Prague definitely has its flaws but in fairness any place has its weaknesses. I don’t want to sound like I’m really against Prague in any way. It truly is a great place, so take this list for what its worth.
Food here is not very good. Even at the more expensive restaurants, heavy Germanic food abounds. The staple here is meat in thick brown sauce which could make even the thinnest person into a fatty. There is nothing healthy about eating here and due to the HUGE tourist industry, most food is of the cheap
and not incredibly good variety.
This last point leads me to an obvious reason why Prague isn’t great like it once was. The main reason people loved this town was because it was an undiscovered land that was free from tourists and hassle. That, my friends, has changed. Nothing in Prague can be accomplished without a crowd. Given our time at some of Europe’s biggest and best sights, I was overwhelmed at the crowds. The Charles Bridge is packed so tightly with fellow tourists that you are practically touching people the whole trip down its length. There is no peak hour either, at 2pm it is crowded and it is equally crowded at midnight. Crowds are definitely a bummer and Prague is one of the most crowded places I’ve been in a long time.
In a similar vein to the last point, Prague is no longer the cheap paradise it was a decade ago. While the exchange rate between Czech Kc and US dollars is still pretty favorable (about 20 to 1), businesses have just jacked up the prices. In no restaurant did we pay less than 5 dollars for a bottle of water and meals were never
very cheap. Frankly there are much cheaper food options in Rome, Berlin or Paris because these are cities that thrive on more than tourist dollars while Prague is a one trick pony. Conclusions
Prague truly is a good place to visit and has some great sights and history but make sure you have an even and balanced perspective of what you will be getting into, especially if you go in super busy summer. This is no longer the land of candy filled streets and cheap beer, it has become a tourist mecca which can try anyone’s patience. If you have hit some of the other big European places and are looking for another place to go, consider Prague, but just be aware of the fact that there is more to any place than the glowing praise which you may get from some people. A Pleasant Three Days of Sights and Relaxation
The remainder of our stay was very low key. We chose to take it easy and see only a few things each day while we were around. Some people could do Prague efficiently in less than three full days. We definitely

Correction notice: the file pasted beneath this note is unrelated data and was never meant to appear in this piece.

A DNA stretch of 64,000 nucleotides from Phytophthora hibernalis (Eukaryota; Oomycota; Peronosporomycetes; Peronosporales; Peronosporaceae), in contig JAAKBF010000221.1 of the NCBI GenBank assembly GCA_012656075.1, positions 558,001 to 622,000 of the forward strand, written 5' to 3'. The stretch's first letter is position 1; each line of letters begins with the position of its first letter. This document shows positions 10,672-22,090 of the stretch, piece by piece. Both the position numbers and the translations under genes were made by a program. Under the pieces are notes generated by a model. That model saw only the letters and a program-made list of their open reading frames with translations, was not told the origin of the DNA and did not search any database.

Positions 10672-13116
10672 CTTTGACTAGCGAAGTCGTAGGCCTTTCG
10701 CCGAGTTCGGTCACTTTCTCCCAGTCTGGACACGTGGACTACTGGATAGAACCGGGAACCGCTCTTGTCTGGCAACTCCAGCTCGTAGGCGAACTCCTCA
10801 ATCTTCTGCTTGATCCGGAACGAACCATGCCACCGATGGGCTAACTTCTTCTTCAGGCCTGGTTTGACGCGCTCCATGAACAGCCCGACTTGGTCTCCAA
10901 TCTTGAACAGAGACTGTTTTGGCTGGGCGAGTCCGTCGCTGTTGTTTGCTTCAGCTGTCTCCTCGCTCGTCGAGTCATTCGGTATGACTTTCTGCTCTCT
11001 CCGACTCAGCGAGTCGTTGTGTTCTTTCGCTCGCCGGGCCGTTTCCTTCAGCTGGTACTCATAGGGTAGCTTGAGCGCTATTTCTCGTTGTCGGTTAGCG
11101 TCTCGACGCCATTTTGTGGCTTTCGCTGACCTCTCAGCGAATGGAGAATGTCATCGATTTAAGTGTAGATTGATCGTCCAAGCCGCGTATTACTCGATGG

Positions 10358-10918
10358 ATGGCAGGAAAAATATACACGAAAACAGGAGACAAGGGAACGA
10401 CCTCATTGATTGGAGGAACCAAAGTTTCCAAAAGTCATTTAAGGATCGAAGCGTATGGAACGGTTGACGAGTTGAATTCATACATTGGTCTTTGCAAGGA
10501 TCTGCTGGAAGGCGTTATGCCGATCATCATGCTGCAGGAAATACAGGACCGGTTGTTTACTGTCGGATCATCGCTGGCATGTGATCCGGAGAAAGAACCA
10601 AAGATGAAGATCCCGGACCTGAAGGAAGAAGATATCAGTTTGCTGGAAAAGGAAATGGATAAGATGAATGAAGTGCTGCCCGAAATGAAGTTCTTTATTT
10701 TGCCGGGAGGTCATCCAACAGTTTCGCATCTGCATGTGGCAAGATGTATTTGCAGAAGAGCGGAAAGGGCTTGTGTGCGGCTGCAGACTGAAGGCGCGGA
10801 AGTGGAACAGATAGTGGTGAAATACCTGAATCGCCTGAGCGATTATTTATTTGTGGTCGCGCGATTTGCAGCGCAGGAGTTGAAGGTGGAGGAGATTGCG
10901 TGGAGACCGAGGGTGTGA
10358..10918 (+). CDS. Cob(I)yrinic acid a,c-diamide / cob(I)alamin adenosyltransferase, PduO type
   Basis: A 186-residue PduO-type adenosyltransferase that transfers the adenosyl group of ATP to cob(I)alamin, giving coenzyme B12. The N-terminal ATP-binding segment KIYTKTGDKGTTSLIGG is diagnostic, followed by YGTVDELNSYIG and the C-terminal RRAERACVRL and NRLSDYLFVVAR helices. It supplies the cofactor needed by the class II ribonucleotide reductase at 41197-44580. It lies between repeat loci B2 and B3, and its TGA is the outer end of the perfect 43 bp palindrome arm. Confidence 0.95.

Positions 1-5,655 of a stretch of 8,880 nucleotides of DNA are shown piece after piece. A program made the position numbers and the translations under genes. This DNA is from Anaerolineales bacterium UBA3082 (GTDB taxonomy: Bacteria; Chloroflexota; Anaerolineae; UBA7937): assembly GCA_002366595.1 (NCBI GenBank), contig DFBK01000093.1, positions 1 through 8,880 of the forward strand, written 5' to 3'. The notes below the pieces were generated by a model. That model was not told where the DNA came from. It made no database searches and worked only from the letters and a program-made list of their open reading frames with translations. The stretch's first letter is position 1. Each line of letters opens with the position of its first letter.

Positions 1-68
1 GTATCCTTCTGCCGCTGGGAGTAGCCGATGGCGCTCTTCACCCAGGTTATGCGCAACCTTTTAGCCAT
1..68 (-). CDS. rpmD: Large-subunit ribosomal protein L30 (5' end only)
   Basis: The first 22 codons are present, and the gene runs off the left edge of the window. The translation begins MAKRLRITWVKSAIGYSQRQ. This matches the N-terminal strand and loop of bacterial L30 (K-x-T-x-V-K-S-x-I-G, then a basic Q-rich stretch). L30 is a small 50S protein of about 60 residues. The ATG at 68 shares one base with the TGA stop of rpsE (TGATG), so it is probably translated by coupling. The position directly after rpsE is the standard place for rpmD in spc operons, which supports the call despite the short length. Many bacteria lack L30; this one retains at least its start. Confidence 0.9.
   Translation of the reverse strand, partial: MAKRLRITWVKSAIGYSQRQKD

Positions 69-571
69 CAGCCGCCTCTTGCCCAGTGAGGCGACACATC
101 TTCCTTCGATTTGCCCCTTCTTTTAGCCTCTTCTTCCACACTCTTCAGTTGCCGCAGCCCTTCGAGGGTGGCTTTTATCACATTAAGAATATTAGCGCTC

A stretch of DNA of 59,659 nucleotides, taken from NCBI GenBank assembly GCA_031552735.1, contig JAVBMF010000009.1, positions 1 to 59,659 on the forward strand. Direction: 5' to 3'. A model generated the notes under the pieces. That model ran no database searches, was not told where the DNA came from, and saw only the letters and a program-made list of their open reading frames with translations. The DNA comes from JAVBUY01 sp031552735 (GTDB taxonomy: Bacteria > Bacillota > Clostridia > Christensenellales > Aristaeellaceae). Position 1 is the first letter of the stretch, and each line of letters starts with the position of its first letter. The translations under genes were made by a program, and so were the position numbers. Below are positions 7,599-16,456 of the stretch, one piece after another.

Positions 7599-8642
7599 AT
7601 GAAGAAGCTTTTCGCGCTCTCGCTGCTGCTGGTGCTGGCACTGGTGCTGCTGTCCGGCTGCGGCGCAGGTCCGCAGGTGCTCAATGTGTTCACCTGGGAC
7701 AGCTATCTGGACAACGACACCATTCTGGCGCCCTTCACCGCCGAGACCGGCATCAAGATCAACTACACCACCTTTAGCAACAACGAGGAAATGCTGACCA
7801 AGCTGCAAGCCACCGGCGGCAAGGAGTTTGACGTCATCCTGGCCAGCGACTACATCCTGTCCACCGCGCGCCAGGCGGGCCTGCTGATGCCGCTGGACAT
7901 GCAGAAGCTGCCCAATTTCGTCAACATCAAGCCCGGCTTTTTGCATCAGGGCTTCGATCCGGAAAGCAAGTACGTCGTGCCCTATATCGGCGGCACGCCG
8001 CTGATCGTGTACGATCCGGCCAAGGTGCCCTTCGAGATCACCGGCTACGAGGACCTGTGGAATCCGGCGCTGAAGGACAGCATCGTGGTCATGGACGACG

gave ourselves some wiggle room so that we wouldn’t have to run through the sights quickly.
The first day we spent in Prague consisted of a trip up to Prague Castle. This conglomerate of churches and buildings overlooks Prague from is highest hill on the west of the Vltava River. The crown jewel (if you’ll excuse the pun) of this area is St. Vitus Cathedral with its colorful stained glass. Unfortunately while in the cathedral it started raining buckets of rain. Most people stayed inside to wait the rain out while Kel and I went out and played in the rain like fools (a puddle or two was even jumped in . . . yes, by Kel!). Sometimes it can be fun to act like kids!
Our second full day was spent seeing the Jewish Quarter. This area is one of the best examples of Jewish life in Europe prior to WWII. Prague had a special status in the Third Reich as a place where Jews were allowed to collect treasures and horde them. In Hitler’s grand plan he figured this area would make a great museum someday to show items of the “extinct Jewish peoples”. Because of
his sadistic plan the synagogues in the area and the very ancient Jewish cemetery, Stary idovskỳ Hřbitov, were left almost completely untouched during the war.
If you are at all interested in the lives of Jews throughout antiquity this area is a must see. Each of the four synagogues has pieces of the Czech Jewish history going all the way back to the 10th century. Considering the number of pogroms and attempts to push Jews from the area, it is amazing to see how much of a contribution the community played in creating kingdoms and greatness of the Czech peoples.
Our final day in Prague was by far our laziest. We did walk around town a bit because the weather was better than it had been in our whole time there but we didn’t do anything sight seeing wise. We did get our laundry done which was AWESOME!! Laundry is such a great thing. Kel spent a bunch of time doing future travel planning and I relaxed.
Well, hope things are great back home in the good ole US of A. We miss you all and are counting down the time till we see you all again.